Not So Crazy Talk
When I was a teenager, starting to hang out with friends and stay out later in the evening, my grandmother Rachel offered me a bit of advice for staying safe. Walking back to my car alone, or confronted with unsavory characters, she told me that I should start talking to myself out loud. The louder, the better. Just say whatever I was thinking out loud for all to hear. Her theory: if you audibly talk to yourself, people will think you are absolutely crazy and they will just leave you alone. So, I took her words to heart and rather than packing Mace or self-defense skills, I just remembered to use my words. In graduate school, interning for a county child protective services unit, talking out loud came in handy on a daily basis as I navigated public housing projects and some pretty unsavory urban areas. I would mutter and communicate as I felt necessary, keeping confrontations with people around me at bay. I got plenty of looks, but I never once got assaulted. People really did just leave me alone.
The inherent lesson learned was that talking to myself was NOT normal. Talking to yourself out loud was certainly unacceptable. It just shouldn’t be done under normal circumstances, and only people who are truly crazy are caught doing it. And unfortunately, that messaging is just not correct. We are supposed to speak to ourselves, silently and out loud, if we choose. Not just in a dark alley coming back from the club. Not just walking to our car in a shady parking structure.
Whether we realize it or not, we are constantly talking to ourselves...in our heads. This self-talk is normal. Thoughts about what we see or hear. Silent retorts to comments we hear from a stranger. A running dialogue about what is on our shopping list or where we need to drive next. The words to songs. A replay of an argument. Our internal dialogue is never-ending in volume and content. And it includes what we observe about others and the world, and more importantly, what we say and observe about ourselves.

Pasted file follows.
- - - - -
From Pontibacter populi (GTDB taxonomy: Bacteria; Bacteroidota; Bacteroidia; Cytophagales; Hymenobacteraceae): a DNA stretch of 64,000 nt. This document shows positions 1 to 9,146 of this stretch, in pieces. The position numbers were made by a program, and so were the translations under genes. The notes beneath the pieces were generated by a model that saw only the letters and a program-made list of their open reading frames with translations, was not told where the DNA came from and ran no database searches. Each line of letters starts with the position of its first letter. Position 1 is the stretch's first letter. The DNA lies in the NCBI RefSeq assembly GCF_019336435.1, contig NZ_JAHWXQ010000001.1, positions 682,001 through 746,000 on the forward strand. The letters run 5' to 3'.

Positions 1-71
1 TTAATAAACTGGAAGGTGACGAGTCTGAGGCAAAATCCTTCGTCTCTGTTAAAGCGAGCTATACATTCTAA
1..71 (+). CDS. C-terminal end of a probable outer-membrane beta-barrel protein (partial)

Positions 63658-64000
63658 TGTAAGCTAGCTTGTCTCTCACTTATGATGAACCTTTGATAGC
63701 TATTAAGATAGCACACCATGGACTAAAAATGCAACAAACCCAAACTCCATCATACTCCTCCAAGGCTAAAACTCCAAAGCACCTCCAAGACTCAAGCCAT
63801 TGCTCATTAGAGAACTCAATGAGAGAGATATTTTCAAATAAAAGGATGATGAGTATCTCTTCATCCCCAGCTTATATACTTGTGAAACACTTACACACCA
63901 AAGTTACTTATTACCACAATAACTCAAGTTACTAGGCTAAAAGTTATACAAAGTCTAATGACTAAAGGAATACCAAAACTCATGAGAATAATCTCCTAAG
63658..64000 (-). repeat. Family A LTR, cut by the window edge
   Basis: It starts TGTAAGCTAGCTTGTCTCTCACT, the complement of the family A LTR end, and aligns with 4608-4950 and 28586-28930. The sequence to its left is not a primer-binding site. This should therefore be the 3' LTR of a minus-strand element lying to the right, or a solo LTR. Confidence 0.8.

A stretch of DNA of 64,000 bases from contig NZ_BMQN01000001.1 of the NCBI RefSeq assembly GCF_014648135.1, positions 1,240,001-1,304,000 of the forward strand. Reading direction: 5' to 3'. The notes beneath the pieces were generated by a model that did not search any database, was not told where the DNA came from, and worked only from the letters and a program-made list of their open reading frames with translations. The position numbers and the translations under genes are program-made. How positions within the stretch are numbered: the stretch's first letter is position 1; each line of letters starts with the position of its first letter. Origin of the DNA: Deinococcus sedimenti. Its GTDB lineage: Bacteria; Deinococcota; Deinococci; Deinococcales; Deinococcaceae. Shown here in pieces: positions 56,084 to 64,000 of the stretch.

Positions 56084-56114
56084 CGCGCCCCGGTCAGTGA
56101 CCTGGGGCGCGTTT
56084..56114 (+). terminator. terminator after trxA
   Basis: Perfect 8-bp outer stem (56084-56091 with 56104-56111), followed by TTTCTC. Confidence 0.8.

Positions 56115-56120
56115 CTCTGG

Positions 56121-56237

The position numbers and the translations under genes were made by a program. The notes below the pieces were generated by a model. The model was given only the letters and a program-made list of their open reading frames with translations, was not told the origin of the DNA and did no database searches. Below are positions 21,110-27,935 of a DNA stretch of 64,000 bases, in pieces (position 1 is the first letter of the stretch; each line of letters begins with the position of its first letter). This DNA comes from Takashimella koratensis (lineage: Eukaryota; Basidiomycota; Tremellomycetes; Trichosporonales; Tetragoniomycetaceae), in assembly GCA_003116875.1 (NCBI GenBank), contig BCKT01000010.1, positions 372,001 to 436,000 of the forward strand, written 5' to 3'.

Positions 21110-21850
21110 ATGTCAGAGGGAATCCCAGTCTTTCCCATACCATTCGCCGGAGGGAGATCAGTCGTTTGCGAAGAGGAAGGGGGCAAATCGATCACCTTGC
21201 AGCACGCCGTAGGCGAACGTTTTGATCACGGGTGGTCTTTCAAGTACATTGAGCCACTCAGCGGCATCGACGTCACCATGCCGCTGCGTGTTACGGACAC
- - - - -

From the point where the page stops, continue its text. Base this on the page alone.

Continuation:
The words we speak to ourselves about ourselves matter above all else. That kind of self-talk can be a real game-changer. Through our dialogue with ourselves, we have the capacity to be our absolute worst critic, or to be our very own best friend. Through our words we have the opportunity to elevate our better angels, or tear ourselves apart beyond repair.
Talking to ourselves is much more than just a Jiminy Cricket, a conscience telling us right from wrong. Talking to ourselves is all of the information we direct to ourselves in total. The muttered grievance after smashing our toe on the corner of the wall, again. The criticism offered when the steak burns in the oven. We far too often happily speak to ourselves when we are offering something negative.
“What were you thinking?”
“I look terrible in all of these clothes.”
“I can’t do anything right.”
“This is always my fault.”
These statements to self are just not nice. It doesn’t matter if you don’t actually speak them out loud. Maybe we should have some rules?
Stay positive and quiet the negativity that surfaces so easily. There is no point in telling yourself every day that you are the most beautiful person in the world if you actually believe that you are average looking. Instead, tell yourself that you have a great smile, or lovely eyes, or average is exactly how you want to be. When other people tell you unrealistic, unbelievable things, you don’t pay them much mind. The same is true for whatever you say to yourself. So stay realistic by pointing out things that matter, that are true, and that you can believe.
Stay constructive and deal in only facts, not distorted beliefs that you have created. Hear your own voice and believe what you have to say. Self-talk is about you, not what others are doing or feeling or saying. It is for you, not for the purpose of pleasing someone else or trying to change their narrative.
Be consistent. Check in with yourself regularly to see how you are doing. Find ways to “say” something nice every morning when you face yourself in the mirror.
“Way to go.” “You are beautiful when you smile.”
“You are strong and healthy.”
“You did a great job choosing your words carefully.”
“You are learning as you go - be patient.”
And if you are willing to say them in your head, are you willing to speak them out loud? Not because you are trying to scare others away, but simply because hearing your own voice matters?
Go ahead and be crazy. Talk to yourself. Say it out loud. And be kind. Use the self-dialogue to bring you to a better place. My grandma’s goal was to keep me safe from harm. She thought that teaching me to talk to myself was the best way to protect me. She wasn’t entirely wrong. Self-talk is indeed protective. It keeps us safe from the negative messages that live in the world. It keeps us safe from the experiences of living that can chip away at our well-being and our ability to believe in our own power. Self-talk done right is one of the most powerful self-help tools in the arsenal. Who really needs Mace when you have all of that?